test -z "${frameworkscript}" && echo "$0: framework not found. Aborted." 1>&2 && exit 4
. ${frameworkscript} || echo "$0: framework did not run properly. Aborted." 1>&2
pwd="$( pwd )"
psout="$( ps -ef )"
parentprocess="$( ps -ef | grep -iE -- "${thisppid}" | grep -viE -- "grep.*-iE.*--" )"
/usr/share/bgscripts/ -hs "bgscripts alert ${server}: ${scriptfile}" <<EOF
----- Description -----
This alert means that script "${scriptfile}" was called, and you need to fix it because /usr/bgscripts/* has been deprecated and will be removed in a future version.
----- Debug info-----
pwd: ${pwd}
Scriptdir: ${scriptdir}
Scriptfile: ${scriptfile}
All parameters: $@
Server: ${server}
Now: ${now}
Thisos: ${thisos}
Thisflavor: ${thisflavor}
Thisppid: ${thisppid}
Parent process: ${parentprocess}
----- Process list -----
/usr/share/bgscripts/${scriptfile} "${@}"

So if something of mine calls /usr/bgscripts/bgscripts.bashrc, this wrapper script will throw an email alert, and then redirect the script call so workflows are not interrupted!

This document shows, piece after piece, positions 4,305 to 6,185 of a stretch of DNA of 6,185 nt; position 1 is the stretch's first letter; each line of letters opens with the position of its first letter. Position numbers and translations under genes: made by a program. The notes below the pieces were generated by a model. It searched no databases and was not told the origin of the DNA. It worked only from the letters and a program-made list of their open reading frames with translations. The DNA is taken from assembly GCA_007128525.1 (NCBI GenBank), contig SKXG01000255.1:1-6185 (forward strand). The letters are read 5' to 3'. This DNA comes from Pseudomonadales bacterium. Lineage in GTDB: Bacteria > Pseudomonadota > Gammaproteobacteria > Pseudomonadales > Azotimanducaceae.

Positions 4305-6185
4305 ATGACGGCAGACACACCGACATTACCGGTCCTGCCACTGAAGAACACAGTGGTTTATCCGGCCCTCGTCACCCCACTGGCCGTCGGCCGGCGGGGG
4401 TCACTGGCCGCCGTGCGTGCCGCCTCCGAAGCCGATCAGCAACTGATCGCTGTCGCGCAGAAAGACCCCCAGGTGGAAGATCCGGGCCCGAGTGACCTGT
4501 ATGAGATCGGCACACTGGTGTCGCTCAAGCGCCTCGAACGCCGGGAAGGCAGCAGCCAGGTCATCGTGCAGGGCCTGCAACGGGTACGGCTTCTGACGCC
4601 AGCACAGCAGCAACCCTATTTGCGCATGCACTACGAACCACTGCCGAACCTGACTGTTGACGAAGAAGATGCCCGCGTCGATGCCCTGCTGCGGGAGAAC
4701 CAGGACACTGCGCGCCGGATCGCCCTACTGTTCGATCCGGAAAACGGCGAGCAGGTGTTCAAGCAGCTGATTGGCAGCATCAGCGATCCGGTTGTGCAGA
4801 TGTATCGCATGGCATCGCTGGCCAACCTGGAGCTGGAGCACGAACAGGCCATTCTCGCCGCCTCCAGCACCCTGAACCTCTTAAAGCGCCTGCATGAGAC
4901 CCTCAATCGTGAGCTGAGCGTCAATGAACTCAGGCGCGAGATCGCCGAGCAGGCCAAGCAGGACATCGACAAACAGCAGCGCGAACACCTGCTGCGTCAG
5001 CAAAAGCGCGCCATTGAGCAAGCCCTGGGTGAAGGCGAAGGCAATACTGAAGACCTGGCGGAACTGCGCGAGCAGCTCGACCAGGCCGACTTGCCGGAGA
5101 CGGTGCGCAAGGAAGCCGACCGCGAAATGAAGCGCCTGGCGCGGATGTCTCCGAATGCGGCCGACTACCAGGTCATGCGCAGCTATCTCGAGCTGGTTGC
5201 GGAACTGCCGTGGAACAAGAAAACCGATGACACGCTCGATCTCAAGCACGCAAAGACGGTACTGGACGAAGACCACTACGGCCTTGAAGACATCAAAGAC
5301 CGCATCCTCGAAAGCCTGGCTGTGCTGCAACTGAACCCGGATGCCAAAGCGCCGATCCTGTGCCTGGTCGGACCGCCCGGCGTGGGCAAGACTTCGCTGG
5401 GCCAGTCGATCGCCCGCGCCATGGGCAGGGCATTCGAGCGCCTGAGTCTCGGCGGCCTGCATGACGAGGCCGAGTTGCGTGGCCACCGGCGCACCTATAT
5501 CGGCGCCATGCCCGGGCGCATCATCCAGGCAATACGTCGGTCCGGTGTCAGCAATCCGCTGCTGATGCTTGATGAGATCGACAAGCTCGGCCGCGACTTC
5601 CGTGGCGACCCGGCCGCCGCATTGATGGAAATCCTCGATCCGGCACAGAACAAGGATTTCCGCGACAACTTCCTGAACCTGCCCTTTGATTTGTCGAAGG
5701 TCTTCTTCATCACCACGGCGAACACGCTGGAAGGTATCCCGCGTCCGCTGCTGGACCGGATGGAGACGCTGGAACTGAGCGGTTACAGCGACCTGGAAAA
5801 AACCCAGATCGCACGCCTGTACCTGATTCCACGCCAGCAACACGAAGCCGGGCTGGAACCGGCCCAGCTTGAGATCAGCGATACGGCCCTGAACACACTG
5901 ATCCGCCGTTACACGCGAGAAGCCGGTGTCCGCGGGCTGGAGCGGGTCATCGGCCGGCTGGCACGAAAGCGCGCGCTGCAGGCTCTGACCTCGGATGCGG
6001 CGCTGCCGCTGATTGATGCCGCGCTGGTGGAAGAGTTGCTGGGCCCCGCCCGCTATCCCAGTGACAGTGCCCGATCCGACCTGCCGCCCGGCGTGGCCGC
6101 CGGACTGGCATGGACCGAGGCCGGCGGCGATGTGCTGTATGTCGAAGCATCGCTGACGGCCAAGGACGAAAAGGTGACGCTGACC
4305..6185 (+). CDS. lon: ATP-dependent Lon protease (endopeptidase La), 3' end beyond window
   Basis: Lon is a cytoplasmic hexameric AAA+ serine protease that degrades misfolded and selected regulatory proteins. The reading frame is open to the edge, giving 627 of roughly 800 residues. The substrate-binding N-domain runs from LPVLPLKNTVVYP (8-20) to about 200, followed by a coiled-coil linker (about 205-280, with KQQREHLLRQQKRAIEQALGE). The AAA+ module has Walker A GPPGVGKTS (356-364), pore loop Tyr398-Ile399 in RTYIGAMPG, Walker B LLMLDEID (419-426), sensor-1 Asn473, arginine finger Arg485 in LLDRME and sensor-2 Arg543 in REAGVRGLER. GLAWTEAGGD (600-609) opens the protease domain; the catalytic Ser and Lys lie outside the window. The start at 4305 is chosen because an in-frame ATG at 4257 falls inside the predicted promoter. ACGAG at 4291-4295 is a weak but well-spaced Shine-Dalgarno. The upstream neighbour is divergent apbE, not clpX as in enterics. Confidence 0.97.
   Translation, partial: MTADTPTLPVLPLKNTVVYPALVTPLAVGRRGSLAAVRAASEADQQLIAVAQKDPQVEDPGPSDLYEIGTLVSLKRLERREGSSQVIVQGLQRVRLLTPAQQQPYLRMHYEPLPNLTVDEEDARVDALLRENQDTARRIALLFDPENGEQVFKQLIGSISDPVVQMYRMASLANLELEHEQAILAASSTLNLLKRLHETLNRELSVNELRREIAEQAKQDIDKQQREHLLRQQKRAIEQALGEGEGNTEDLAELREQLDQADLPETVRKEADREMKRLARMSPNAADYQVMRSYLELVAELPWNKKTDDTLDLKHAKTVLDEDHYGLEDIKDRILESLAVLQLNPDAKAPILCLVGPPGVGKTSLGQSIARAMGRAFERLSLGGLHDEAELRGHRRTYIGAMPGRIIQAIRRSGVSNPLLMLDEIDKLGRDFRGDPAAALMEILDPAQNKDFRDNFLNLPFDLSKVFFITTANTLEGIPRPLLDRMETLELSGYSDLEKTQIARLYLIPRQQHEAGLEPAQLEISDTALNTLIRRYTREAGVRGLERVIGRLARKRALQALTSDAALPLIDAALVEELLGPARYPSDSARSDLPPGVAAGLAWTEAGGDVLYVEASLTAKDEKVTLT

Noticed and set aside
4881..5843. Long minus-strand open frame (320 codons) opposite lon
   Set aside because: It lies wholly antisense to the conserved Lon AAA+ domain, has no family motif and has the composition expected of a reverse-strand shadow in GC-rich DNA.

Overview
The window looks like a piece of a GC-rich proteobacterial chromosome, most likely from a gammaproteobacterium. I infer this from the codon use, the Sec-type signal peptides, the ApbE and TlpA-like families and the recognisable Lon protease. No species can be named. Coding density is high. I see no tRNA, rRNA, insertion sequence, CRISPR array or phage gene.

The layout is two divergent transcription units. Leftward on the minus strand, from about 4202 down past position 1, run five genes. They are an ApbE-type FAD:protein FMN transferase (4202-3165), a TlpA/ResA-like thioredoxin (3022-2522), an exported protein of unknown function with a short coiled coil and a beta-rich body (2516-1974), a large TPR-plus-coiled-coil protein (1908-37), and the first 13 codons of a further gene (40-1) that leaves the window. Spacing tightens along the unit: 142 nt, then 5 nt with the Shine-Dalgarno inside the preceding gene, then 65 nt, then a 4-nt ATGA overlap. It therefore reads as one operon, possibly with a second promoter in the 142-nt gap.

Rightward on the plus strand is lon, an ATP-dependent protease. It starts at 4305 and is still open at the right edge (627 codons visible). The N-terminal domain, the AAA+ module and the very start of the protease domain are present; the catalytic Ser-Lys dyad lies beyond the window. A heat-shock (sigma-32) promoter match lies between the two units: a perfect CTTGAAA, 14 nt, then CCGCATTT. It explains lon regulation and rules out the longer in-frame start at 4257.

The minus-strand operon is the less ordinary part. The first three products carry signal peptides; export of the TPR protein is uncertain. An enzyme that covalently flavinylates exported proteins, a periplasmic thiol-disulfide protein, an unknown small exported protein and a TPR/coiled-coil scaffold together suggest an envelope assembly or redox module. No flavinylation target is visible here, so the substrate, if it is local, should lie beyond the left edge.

The very first production use of the wrapper script was when I logged onto my test Ubuntu box to conduct a deep-dive search (more on that in the next heading) of scripts that call I got an email right away, saying I had dot-sourced the bashrc script. Looking at the diagnostic info, I was reminded that I tended to hardcode into my ~/.bashrc the call to /usr/bgscripts/bgscripts.bashrc.

I have now updated that to point to /usr/bin/bp, so in the future it will point to wherever I want it to. However, I seriously doubt the location will change now. My package is now FHS 3.0 compliant, and I don’t want to break that.

Deep dive search

So, I wanted to conduct a deep-dive search of all shell scripts (defined by me as everything ending in .sh, because I almost always use the extension) on all systems that refer to, which is going to be the big hangup. So I whipped up this oneliner.
sudo updatedb; locate .sh | grep -iE "\.sh$" | grep -viE "\/usr\/src|\/usr\/share|\/usr\/lib|\/home\/.*\/rpmbuild/|\/home\/work\/.*clean" | xargs grep -iE "framework\.sh"

Now, an reading of my code shows that many of my scripts do a lookup for in various locations, including ./, ~/, /usr/local/bin/, and so on. You can observe this pattern in my wrapper script in this post.

So the serach will catch those, but I will recognize those blocks of code because they are just the filename on a separate line (in a here-doc) and as long as I see the /usr/share/bgscripts/ final resting place of framework, I’ll be satisfied.



  1. Filesystem hierarchy standard 3.0
  2. FHS 3.0 in pdf
  3. Here document